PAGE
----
Canyon de Chelly National Monument, Arizona
Canyon de Chelly is a beautiful red rock canyon that has several Puebloan ruins. The ruins are what is left of Puebloan towns that were occupied from 350 AD to 1300 AD. After 1300 Puebloan culture diminished generally in the Southwest and those living in Canyon de Chelly either left or perished. Navajo people resettled the canyon in the early 1700s. The canyon is within the Navajo nation and the monument is managed by the Navajo who prefer to be called Dine'. There are a few active small farms/orchards in the bottom of the canyon occupied seasonally by Dine'. Access to the ruins is restricted. There is only one trail that visitors can hike without a paid Navajo guide. The trail to the Whitehouse ruins (below) is a 2.5 mile round trip with a 1,000 foot drop and climb. I hiked down maybe 15 years ago but did not on my most recent visit in 2013. It's a fun trail because it winds down the shear side of the canyon on a path that is in many places cut into the stone. Once at the bottom you are not allowed to get very close to or walk within the ruins. Also at the bottom you will be approached by Navajo who will try to sell you handicrafts. The Navajo drive to the bottom of the canyon on a road that visitors aren't allowed to use. Navajo will also try to sell you stuff at most of the overlooks along the canyon rim road. When I was there in the summer of 2013 a man approached me and pretended to pick medicinal herbs by grabbing leaves off of random plants while telling me about Dine' culture. He claimed to be a medicine man. This all ended up being part of a heavy handed sales pitch for some paintings he'd done on rocks. For a moment I had been tricked into thinking we were having a conversation. He acted deeply hurt and offended when I refused to buy his crap. It was depressing.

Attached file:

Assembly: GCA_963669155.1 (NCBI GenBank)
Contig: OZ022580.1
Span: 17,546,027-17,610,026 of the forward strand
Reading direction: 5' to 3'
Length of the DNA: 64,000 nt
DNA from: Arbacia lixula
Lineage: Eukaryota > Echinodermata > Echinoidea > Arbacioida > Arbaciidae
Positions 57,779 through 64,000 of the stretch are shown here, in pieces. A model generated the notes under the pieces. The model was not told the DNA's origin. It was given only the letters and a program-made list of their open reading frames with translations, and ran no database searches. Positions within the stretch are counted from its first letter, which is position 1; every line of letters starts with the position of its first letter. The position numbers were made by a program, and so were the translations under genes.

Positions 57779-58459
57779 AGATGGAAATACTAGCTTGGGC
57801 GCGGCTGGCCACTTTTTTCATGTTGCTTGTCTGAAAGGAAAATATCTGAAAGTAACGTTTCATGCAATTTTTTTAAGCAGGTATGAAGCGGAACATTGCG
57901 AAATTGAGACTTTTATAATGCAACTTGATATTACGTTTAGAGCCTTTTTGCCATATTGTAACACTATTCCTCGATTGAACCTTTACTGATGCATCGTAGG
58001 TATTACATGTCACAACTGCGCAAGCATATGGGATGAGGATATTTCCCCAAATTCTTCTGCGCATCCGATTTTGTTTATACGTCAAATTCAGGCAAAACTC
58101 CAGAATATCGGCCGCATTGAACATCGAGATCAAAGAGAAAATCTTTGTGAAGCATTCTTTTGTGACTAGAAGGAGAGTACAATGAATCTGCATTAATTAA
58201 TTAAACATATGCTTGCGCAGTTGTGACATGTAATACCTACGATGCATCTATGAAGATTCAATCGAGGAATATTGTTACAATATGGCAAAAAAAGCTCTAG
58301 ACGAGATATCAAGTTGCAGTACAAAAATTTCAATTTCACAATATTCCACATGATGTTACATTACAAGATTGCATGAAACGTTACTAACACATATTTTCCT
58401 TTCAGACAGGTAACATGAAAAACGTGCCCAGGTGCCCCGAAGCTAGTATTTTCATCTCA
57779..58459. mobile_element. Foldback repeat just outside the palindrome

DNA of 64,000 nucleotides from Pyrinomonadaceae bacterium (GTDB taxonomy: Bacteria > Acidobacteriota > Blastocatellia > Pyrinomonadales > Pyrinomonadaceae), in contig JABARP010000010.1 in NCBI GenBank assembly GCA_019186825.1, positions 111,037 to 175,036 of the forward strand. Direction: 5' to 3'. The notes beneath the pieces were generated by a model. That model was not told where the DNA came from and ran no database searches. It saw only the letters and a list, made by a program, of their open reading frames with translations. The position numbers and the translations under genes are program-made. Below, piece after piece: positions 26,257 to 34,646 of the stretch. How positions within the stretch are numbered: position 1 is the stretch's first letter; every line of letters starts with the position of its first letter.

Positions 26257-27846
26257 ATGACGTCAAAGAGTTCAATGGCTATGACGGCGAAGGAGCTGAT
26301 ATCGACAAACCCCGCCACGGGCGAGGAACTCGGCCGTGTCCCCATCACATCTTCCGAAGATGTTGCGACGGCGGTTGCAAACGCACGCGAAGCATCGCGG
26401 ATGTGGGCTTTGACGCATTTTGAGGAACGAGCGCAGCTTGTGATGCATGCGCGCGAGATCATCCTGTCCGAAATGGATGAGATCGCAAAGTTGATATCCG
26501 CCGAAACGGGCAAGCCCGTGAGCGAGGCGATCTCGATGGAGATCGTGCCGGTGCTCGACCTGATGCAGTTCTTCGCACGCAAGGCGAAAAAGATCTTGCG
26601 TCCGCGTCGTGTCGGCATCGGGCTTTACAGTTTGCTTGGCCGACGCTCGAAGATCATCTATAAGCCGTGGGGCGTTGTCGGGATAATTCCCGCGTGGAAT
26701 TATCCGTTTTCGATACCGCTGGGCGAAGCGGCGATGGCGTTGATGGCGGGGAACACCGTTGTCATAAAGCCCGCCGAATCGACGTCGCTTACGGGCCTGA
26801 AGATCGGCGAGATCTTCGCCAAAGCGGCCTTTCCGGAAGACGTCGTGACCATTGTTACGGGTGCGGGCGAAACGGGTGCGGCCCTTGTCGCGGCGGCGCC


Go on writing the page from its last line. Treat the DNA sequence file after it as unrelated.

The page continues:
A trip to the Navajo nation is interesting if you can get over the way that visitors are sometimes treated. Wild horses wander in the streets in Chinle. The Navajo are a very nationalistic and assertive people and everywhere you are reminded that you are in Navajo country. The Navajo or Dine' language is widely spoken and is amazing to hear. It sounds unlike any other language I've heard. Cottonwood campground is at the base of Canyon de Chelly. The campground is surrounded by development but has nice sites and is well managed. There are restaurants, shops and hotels in Chinle.
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